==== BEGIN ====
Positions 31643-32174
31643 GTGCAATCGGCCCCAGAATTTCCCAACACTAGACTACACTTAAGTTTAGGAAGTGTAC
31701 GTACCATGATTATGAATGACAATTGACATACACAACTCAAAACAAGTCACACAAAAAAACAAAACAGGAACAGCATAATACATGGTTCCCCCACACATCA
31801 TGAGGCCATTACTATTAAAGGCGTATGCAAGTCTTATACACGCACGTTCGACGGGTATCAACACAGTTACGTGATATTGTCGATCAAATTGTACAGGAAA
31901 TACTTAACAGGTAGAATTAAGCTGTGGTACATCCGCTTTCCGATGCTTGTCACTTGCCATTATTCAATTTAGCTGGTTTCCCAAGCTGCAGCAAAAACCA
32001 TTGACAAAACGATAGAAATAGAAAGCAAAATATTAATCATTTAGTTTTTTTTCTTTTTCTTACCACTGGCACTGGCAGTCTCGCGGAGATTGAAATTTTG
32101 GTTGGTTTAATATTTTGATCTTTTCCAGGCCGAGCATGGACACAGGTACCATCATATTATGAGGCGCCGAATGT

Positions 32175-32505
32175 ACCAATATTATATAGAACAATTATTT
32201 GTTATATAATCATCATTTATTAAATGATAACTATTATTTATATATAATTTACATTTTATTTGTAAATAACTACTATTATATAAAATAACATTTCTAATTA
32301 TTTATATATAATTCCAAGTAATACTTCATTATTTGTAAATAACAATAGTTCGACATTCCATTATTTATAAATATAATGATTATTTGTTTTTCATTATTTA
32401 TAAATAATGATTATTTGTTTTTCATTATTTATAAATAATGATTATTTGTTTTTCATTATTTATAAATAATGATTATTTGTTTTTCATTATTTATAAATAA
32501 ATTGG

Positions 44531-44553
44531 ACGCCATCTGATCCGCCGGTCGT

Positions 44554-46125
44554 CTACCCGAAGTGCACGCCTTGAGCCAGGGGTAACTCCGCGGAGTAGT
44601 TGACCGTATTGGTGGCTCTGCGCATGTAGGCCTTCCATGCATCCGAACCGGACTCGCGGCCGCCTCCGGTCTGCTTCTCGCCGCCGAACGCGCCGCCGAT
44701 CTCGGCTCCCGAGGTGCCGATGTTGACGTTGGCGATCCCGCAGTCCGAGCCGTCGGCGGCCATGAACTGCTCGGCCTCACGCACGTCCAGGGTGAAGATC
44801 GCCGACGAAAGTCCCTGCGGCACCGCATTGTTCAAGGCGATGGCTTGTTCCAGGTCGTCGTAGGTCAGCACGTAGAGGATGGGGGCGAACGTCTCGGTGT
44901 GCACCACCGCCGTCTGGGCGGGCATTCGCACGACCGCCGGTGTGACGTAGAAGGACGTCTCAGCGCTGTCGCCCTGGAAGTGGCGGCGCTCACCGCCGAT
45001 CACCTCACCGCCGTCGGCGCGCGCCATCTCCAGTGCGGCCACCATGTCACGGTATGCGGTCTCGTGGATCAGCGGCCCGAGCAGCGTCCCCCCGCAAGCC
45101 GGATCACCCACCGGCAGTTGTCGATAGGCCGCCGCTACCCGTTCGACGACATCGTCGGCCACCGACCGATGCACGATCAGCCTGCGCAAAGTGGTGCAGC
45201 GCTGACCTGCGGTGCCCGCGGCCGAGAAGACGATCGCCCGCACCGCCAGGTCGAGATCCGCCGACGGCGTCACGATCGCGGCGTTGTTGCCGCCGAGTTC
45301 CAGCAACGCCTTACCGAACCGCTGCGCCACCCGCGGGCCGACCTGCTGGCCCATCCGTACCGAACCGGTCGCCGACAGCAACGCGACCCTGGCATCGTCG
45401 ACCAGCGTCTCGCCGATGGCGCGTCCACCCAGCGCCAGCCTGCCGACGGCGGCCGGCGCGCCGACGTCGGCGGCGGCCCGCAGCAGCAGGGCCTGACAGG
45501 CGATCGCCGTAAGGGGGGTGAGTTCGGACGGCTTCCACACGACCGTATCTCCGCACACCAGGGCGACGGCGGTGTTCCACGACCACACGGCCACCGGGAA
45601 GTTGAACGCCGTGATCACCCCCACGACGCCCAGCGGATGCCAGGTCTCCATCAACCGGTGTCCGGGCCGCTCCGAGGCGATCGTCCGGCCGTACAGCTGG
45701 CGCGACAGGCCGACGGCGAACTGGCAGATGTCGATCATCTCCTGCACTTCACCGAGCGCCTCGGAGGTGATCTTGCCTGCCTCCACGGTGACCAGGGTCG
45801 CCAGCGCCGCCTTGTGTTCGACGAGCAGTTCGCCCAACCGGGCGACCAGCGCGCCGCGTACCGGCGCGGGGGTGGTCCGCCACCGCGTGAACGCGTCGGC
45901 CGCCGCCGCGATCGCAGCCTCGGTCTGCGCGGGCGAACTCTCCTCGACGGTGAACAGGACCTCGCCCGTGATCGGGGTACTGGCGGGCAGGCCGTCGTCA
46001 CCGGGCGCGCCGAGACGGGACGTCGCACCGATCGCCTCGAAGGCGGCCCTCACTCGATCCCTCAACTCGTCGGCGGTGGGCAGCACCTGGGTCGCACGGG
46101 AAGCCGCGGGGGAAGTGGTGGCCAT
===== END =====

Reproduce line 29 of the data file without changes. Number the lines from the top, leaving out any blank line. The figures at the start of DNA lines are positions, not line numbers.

45701 CGCGACAGGCCGACGGCGAACTGGCAGATGTCGATCATCTCCTGCACTTCACCGAGCGCCTCGGAGGTGATCTTGCCTGCCTCCACGGTGACCAGGGTCG